- Asset allocators for defined-benefit plans must decide whether to allocate between domestic or global bonds in their overall asset mix — and, if globally diversified, whether to hedge the currency or not.
- Our empirical analysis finds that investing in domestic bonds dominated as a strategy if the goal was to minimize risk versus a fixed-liability benchmark denominated in the local currency.
- Portfolios with higher allocations of global bonds had higher “active risk,” defined as the volatility of tracking error (or return difference) between the portfolio and liability benchmark.
Has global diversification historically helped reduce risk in the fixed-income portfolios of U.S. defined-benefit (DB) pension plans? Our backtests show that globalizing bond allocations would have increased risk measured relative to a liability benchmark. For such plans, home bias in bond portfolios would have reduced active risk over the period of our study.
Home, sweet home
DB plans promise fixed, long-term payments (often inflation-adjusted) in local currency to plan members at retirement. For DB plans, these payments represent liabilities that resemble fixed-income portfolios. This resemblance is an important consideration when building a liability-driven investment (LDI) strategy: The portfolio reflects the nature of liabilities, and a tilt toward the domestic fixed-income market may be a logical choice.
When we looked at the 20 largest U.S. DB plans, we found that their asset allocations showed two distinct patterns: home bias for bonds and global diversification for stocks, according to recently available financial reports.1 Plan investments in public assets typically pursued the well-known allocation strategy of 60% equity and 40% fixed income. Within the fixed-income portfolio, about 95% of the allocation was in domestic government and credit sectors, while the remaining 5% was invested globally. In contrast, in the equity portfolio, 74% of the allocation was linked to global benchmarks, demonstrating that country diversification played an important role in allocating equity assets.2
US pension plans showed pervasive home bias in fixed income, but not in equities
Yes, total risk was higher for the US bond portfolio, but ...
We used MSCI yield curves to quantify ex-post return volatility (or total risk) of a hypothetical U.S. Treasury portfolio and currency-hedged and -unhedged global government portfolios, between January 2008 and May 2019.3 These portfolios were chosen to hedge out the interest-rate exposure of an assumed liability benchmark.4 The currency-hedged global fixed-income portfolio consistently displayed lower total risk (see the exhibit below), and the U.S. Treasury portfolio generally had higher total risk.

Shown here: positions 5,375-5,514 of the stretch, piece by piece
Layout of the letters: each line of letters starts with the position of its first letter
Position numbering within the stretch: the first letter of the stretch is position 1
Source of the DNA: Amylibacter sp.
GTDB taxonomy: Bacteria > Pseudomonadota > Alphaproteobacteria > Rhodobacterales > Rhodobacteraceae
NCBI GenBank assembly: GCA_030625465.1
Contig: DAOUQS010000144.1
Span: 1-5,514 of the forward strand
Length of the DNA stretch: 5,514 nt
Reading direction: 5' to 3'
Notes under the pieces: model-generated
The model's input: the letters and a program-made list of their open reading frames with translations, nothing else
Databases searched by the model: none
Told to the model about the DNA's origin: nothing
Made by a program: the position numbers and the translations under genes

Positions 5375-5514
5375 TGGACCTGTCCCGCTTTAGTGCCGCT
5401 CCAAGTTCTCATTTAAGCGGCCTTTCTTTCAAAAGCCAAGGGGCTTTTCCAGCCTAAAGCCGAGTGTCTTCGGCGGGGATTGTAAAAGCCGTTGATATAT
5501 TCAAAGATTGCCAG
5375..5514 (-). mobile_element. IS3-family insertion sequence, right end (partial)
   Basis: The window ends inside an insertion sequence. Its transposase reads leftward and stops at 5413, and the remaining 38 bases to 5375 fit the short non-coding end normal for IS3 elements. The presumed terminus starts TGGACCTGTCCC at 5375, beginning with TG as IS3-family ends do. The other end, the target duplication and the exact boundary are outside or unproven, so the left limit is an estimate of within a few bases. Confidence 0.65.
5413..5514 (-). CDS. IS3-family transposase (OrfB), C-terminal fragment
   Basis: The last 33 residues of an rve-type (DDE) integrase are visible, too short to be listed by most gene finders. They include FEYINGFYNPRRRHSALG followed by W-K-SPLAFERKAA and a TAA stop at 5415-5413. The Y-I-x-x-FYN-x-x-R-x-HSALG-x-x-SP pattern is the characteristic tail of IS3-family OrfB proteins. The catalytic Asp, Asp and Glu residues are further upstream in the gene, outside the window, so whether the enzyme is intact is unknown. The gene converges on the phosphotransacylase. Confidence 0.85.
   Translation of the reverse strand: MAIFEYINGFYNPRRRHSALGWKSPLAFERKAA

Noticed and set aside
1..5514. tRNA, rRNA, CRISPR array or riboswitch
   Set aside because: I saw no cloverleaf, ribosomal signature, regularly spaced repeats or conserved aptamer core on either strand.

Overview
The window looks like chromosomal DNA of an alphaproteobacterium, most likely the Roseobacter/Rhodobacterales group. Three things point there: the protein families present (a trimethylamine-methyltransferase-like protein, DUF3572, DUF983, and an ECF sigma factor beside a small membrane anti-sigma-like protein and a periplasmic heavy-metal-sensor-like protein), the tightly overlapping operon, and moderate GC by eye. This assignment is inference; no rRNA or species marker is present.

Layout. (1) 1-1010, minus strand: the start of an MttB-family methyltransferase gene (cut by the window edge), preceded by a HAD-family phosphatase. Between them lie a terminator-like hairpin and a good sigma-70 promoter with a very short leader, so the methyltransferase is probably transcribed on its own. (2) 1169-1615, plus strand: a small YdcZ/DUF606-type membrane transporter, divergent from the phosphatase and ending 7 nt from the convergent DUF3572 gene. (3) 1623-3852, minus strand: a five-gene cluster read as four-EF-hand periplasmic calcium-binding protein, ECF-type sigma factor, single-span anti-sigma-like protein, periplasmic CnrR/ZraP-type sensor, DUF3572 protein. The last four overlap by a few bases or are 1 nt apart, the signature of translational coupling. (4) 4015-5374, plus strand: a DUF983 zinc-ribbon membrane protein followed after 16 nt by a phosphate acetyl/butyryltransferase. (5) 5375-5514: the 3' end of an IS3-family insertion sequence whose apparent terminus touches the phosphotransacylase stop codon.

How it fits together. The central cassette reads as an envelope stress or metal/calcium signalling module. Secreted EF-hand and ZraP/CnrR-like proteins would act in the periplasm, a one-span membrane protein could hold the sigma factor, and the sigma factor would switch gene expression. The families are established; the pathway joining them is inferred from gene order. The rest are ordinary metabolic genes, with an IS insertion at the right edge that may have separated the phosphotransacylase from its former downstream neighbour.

The U.S. portfolio’s higher risk partly reflected U.S. bonds’ generally higher historical yield volatility. Additionally, in the global portfolios, yields in one country did not always move in the same direction as those in other countries. This lack of correlation between different countries’ yield curves further reduced the total risk of the global portfolios.
US bond portfolio generally had higher total risk than global portfolios
... active risk may matter more
Lower total risk is not always a good thing. Indeed, active risk may be the more important risk metric for DB plans managing against a liability benchmark.
Over the time period of our analysis, our backtests show that home bias in pension plans’ fixed-income allocations consistently resulted in lower ex-post active risk. The active risk of the global fixed-income portfolios ranged from 250 basis points (bps) to almost 800 bps (see exhibit below). In contrast, the U.S. Treasury portfolio exactly hedged the liability benchmark, resulting in zero tracking error.
We then looked at active risk on multi-asset-class portfolios with 60% allocated to global equities and 40% to fixed income.5 The allocation toward U.S. fixed income again consistently resulted in lower active risk. In short, home bias in fixed-income investing reduced active risk when managing assets measured against a liability benchmark consisting of fixed cash flows denominated in local-market currency.
Active risk was lower when using US bonds
One last note
Our analysis has focused on risk minimization, but asset allocators may also have views on expected returns of global versus domestic bonds. Allocators who believe global bond markets offer value over the domestic market might weigh the return benefit against the increase in active risk. Such allocators may still prefer to invest only in the domestic market to avoid breaches of the portfolio risk budget.
1 The sample consisted of 15 public pension plans and five private plans headquartered in the U.S.
Source of fund ranking: “The P&I/Thinking Ahead Institute World 300.” Pensions & Investments, Sept. 3, 2018.
Source of allocations: MSCI, based on plans’ reported data from 2017 and 2018.
2 Global equity benchmarks usually include U.S. securities as well.
3 We computed monthly returns and return volatilities from MSCI’s country-specific government-bond yield curves. Our global bond portfolios used fixed country weights of 40% for the U.S., 29% for Japan, 24% for the eurozone and 7% for the U.K. For the eurozone countries, we assumed an equal weighting of 6% for France, Germany, Italy and Spain. We computed volatilities and risk using exponential time decay with a half-life of one year. The analysis assumes monthly rebalancing and currency hedging through the use of one-month forward contracts on foreign exchange.
4 Interest-rate exposure is represented by the key-rate duration profile of the liability benchmark. We assumed the liability benchmark had a duration of 12 years and exposure to only U.S. term-structure risk.
5 Equities are represented by the MSCI ACWI Index.